“The judicial system has made [an] effort,” Anaquod said. “They’ve built special taskforces and they do more work in the community.”

The historically rocky relationship between the Aboriginal community and the police has also improved.

“From what I understand, the police services are starting to address this issue much better, I think because [of] some of the comments from family members about the difficulties they’ve experienced,” explained Karpa. “I know for a fact that Chief Clive Weighill, with the Saskatoon Police, from what I’ve heard, this issue is at the top of his agenda. He has taken measures to really address this.”

But this doesn’t appear to be the case for everybody. Deranger has heard mixed reviews from friends and family about the police.

“I think it is on an individual basis,” she explained. “I’ve heard people say yes, they’ve been wonderful and I’ve heard people say, no they aren’t. I think it is luck of the draw.”

While the police and the judicial system have made some efforts to end the epidemic of missing and murdered Aboriginal women, many people think that the government should do more.

“I would say the government has made no effort at all,” said Anaquod. “They proved that when they pulled the funding to the Sisters in Spirit organization.”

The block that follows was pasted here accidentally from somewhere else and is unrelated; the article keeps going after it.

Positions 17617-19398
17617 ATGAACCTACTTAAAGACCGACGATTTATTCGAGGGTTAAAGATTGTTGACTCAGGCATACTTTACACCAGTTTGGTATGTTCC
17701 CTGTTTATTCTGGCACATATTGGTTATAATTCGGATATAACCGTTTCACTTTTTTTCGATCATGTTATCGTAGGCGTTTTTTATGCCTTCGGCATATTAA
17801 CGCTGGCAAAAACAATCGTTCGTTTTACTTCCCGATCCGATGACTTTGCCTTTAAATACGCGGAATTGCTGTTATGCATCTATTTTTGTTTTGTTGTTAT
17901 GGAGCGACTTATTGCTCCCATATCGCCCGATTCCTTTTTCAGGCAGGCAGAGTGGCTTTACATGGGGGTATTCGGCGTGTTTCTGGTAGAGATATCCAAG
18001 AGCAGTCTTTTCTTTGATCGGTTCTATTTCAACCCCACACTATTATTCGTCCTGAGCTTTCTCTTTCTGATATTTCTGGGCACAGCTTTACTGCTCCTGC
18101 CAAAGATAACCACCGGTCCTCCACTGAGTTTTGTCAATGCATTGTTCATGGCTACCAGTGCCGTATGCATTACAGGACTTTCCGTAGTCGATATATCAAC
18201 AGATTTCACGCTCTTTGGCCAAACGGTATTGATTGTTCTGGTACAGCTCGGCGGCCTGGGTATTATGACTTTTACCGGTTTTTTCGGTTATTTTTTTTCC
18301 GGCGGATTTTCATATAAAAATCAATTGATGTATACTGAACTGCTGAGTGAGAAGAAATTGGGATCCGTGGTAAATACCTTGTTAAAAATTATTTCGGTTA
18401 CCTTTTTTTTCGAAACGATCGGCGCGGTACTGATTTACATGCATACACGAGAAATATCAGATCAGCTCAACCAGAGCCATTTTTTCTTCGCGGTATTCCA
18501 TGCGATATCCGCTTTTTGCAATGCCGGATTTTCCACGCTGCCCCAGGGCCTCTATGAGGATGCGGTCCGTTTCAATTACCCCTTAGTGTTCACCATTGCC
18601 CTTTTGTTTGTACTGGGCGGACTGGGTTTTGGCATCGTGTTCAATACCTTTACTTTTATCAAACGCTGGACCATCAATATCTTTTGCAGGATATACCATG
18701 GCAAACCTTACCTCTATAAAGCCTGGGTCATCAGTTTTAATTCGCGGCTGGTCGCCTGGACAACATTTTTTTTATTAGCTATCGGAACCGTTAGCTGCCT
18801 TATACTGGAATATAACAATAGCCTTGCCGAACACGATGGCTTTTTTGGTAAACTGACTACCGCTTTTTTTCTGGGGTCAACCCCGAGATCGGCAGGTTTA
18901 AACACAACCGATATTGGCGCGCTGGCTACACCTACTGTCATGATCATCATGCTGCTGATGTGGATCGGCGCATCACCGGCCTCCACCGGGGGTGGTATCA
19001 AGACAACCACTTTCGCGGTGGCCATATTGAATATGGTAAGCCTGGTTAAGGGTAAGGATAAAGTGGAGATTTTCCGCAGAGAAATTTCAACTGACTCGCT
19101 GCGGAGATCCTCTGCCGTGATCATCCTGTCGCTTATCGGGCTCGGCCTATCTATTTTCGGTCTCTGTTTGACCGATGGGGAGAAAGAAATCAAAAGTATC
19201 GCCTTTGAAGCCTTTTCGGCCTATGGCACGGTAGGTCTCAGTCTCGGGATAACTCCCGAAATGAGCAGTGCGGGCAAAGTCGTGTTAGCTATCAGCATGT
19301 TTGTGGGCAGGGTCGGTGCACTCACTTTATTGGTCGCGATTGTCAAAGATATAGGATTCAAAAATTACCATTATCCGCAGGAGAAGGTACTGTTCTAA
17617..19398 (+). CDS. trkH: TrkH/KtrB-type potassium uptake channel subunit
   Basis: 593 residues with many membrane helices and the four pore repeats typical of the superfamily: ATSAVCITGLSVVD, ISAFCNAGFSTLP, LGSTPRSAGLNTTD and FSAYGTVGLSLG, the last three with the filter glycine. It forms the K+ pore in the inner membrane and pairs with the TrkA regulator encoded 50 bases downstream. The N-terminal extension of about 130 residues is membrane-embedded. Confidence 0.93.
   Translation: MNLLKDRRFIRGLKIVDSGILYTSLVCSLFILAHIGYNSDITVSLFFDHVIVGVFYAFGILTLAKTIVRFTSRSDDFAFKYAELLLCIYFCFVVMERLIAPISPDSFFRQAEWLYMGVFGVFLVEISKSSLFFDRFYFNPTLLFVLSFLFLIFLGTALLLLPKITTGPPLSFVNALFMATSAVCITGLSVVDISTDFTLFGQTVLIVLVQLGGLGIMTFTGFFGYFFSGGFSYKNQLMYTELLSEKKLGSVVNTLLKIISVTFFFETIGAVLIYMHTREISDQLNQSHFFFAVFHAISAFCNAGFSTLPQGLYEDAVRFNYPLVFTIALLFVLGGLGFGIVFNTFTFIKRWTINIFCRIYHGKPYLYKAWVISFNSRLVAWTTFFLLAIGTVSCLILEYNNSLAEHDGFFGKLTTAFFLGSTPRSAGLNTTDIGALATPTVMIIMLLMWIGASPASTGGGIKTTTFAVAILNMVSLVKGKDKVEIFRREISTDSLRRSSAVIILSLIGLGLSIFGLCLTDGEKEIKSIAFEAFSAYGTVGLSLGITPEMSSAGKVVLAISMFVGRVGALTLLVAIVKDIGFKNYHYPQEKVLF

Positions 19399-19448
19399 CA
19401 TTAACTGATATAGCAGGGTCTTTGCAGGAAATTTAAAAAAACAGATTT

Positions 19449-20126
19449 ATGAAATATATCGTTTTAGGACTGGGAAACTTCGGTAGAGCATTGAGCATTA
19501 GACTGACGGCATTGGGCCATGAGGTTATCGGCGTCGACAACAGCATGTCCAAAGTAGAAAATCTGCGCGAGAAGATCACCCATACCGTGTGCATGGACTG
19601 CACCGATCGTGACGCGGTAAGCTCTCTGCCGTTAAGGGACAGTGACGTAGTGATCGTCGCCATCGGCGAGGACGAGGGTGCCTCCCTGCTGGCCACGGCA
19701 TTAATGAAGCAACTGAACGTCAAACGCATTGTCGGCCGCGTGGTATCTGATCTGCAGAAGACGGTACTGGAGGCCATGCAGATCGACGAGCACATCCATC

Sisters in Spirit was an initiative of the Native Women’s Association of Canada. It had previously received funding to operate the missing and murdered Aboriginal women’s database. Without the funding, the database could not be sustained. Brenda Anderson, a Women and Gender Studies professor at the University of Regina, explains the fate of the database.

“It is going to be part of the RCMP’s database, but the RCMP are not going to look for race as a determinant, therefore you aren’t able to evaluate the intersections of racism and sexism. You’re not able to look at the racialized and sexualized violence against Aboriginal women.”

While many people are disappointed by the government’s lack of efforts, they count the increased awareness in the community as a success because many believe the only way to end this epidemic is to educate people and change their attitudes towards Aboriginal people.

“Society and Canadians need to change their attitudes and their views of Aboriginal people,” said Anaquod. “It will take a transformation of an entire country to make these changes. If we were able to do that, that would be something that, as Canadians and as people, we could [be] proud of.”

Anderson agrees. “This isn’t just an Aboriginal issue. This is an issue for all Canadians.”